Jones only averaged more than 20 points per game in just one of his 14 seasons, but he averaged at least 16.9 points in seven of eight seasons starting beginning in 1996-97. He was a very solid shooter, hitting 37.3% from deep for his career on 4.3 attempts per game—high volume at the time. He also could rattle the rim, unafraid to try to put anyone on a poster.

Jones racked up plenty of accolades, too. He earned Third Team All-NBA honors with the Hornets in 2000, also being named to three All-Defense Teams and playing in three All-Star Games, two with the Lakers. Was Jones a great player? Probably not. But he was undoubtedly a really, really good one.Eddie Jones Feature - A Basketball Jones - BasketballBuzz

8. Marc Gasol (No. 48 overall, second round, 2007)

Gasol’s one year as a Laker didn’t go very smoothly. He played well after joining the team in 2020-21, but outside noise got to him and the organization. Thinking they needed a more athletic big alongside Anthony Davis, the Lakers signed Andre Drummond after he was bought out and gave him Gasol’s starting spot even though the Spanish star was the better fit and overall player. It was a shame.Marc Gasol is the third-most important player on the Lakers - Silver Screen  and Roll

But Gasol didn’t make his hay as a Laker. He rose to prominence with the Memphis Grizzlies, playing in three All-Star Games, making two All-NBA teams and winning Defensive Player of the Year in 2013. Gasol also won a championship in 2018-2019 with the Toronto Raptors following a midseason trade from Memphis. Gasol had a great career, one that should net him a spot in the Hall of Fame.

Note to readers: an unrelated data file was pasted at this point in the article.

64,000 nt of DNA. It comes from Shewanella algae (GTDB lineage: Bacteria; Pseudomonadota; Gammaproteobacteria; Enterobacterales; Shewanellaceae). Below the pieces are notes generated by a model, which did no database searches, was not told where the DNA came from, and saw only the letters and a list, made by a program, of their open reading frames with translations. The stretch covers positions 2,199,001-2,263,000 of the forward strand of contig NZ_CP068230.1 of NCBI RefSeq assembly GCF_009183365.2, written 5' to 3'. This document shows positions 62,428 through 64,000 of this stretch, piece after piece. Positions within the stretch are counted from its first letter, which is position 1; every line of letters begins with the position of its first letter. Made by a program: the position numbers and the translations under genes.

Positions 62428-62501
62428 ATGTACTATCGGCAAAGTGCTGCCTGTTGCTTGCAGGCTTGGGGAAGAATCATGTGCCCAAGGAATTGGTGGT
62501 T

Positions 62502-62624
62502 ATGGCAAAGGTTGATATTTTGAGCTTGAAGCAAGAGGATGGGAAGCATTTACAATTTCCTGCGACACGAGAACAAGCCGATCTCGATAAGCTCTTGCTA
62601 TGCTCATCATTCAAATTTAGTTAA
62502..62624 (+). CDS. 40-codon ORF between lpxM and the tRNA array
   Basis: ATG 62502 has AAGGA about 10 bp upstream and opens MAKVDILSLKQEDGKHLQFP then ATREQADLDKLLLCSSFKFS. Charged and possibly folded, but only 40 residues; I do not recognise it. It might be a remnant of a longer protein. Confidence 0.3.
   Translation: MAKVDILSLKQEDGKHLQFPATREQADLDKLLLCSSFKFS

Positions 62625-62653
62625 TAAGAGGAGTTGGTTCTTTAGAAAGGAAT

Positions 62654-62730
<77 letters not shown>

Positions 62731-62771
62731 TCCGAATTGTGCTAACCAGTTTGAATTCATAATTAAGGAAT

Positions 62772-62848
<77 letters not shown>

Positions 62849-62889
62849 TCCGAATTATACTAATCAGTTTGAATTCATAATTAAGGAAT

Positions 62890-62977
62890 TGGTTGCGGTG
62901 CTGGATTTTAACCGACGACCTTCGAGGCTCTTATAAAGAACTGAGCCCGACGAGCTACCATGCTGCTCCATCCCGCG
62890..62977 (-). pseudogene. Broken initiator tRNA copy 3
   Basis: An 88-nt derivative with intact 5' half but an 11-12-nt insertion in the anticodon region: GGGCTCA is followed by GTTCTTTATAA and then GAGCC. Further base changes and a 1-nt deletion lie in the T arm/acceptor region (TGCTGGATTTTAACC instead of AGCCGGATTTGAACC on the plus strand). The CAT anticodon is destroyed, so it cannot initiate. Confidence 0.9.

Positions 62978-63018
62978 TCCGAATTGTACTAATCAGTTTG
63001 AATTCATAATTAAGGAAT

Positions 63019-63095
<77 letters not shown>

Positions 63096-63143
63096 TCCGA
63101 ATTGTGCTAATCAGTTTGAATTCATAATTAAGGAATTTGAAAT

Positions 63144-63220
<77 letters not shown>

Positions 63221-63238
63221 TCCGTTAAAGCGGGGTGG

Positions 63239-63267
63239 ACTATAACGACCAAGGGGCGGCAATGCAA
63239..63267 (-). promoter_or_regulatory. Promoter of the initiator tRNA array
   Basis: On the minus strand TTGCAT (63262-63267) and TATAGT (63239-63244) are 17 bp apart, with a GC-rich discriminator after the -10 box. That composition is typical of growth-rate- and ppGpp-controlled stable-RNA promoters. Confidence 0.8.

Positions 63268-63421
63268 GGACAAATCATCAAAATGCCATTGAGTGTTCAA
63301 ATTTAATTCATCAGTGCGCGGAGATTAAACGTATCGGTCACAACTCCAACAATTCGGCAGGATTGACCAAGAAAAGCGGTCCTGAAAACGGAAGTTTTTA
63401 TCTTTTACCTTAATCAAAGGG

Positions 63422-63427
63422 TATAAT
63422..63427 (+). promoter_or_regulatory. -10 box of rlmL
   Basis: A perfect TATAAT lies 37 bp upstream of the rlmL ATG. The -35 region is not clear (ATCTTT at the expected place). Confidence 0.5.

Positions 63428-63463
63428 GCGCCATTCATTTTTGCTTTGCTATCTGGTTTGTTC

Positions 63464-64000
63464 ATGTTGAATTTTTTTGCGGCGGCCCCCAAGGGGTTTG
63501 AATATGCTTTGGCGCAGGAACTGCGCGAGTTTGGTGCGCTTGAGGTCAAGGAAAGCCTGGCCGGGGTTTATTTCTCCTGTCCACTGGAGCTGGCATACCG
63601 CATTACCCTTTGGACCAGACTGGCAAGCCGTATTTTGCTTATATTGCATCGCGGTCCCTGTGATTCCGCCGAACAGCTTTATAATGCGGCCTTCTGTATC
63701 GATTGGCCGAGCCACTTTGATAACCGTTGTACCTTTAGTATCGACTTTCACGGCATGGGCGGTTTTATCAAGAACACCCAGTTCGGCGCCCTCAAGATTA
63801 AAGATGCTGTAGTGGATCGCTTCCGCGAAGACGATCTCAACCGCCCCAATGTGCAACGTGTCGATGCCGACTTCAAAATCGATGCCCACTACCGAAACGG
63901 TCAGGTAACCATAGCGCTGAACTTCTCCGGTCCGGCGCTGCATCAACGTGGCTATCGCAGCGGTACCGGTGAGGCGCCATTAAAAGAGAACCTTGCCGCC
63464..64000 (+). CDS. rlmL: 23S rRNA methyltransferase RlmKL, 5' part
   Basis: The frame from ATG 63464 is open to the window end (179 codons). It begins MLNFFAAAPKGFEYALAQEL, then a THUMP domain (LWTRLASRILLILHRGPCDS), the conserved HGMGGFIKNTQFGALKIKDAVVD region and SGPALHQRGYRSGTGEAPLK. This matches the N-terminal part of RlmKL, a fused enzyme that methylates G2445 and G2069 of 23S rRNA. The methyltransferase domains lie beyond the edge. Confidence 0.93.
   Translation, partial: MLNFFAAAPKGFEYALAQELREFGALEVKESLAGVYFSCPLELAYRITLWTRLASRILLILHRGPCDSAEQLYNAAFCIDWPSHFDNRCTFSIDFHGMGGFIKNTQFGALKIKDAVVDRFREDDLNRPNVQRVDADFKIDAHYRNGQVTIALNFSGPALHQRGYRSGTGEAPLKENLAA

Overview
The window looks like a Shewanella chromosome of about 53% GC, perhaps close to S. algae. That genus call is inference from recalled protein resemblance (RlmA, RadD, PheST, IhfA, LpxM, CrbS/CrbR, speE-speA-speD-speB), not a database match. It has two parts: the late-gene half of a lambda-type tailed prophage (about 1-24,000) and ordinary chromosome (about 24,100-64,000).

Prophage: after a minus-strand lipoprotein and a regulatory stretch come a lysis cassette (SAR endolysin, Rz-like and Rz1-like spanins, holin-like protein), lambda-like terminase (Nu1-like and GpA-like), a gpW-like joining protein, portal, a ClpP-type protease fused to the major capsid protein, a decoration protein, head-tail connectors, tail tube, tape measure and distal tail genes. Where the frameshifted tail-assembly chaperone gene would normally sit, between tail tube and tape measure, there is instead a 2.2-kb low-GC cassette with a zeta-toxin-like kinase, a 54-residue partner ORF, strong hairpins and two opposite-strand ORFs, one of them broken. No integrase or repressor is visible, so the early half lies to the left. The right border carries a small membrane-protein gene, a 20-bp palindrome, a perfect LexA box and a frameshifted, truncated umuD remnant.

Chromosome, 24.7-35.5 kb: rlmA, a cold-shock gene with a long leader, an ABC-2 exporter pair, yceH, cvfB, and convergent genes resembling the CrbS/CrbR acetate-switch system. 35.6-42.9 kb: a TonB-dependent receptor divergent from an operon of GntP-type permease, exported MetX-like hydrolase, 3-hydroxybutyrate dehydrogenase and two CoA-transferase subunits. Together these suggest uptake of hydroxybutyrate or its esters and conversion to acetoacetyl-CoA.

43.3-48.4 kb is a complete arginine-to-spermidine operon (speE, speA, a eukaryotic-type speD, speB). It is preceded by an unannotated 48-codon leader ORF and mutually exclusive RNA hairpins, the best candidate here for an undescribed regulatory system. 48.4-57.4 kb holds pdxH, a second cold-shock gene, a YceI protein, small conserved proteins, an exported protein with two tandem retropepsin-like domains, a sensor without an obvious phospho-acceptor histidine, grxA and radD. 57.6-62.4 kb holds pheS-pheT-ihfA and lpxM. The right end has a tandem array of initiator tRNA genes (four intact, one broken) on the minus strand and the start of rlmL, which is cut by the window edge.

Gasol initially left the Lakers shortly after he was drafted in 2007, when he was part of the package sent to Memphis in exchange for his brother, Pau Gasol. That move helped the Lakers win two more championships. Pau just entered the Hall of Fame and his jersey number hangs in the rafters of Crypto.com Arena (bring back the Staples Center, please). That’s enough to get Gasol up to eighth on this list.

7. Michael Cooper (No. 60 overall, third round, 1978)

The year before the Lakers drafted Magic Johnson, they snagged a shooting guard from the University of New Mexico in the third round with the 60th overall pick of the 1978 NBA Draft. That was Cooper, who grew to become Johnson’s right-hand man and backcourt partner. Coop wasn’t much of a scorer; there were only two seasons in his career where he averaged more than 10 points per game.All-time Lakers Top 20 Greatest Lakers Of All-Time: No. 18, Michael Cooper

But the Lakers didn’t need him to do that, and neither did he. Where Cooper excelled was defense and spreading the floor. “Coop” shot about 35.7% from three during his career, making him a relative marksman in the 1980s. He made eight All-Defense teams, even winning Defensive Player of the Year in 1987.

Cooper was a big part of a dynasty that won five championships. He definitely deserves a spot in this top-10.

6. Gail Goodrich (territorial pick, 1965)

Goodrich played 14 seasons in the NBA. He averaged at least 20 points per game in six of those seasons and had another season where he averaged 19.5 points per game. Goodrich was a five-time All-Star. He made an All-NBA team in 1974. He won a championship with Los Angeles in 1972. He’s in the Hall of Fame.Gail Goodrich - NBA Legends | NBA Blast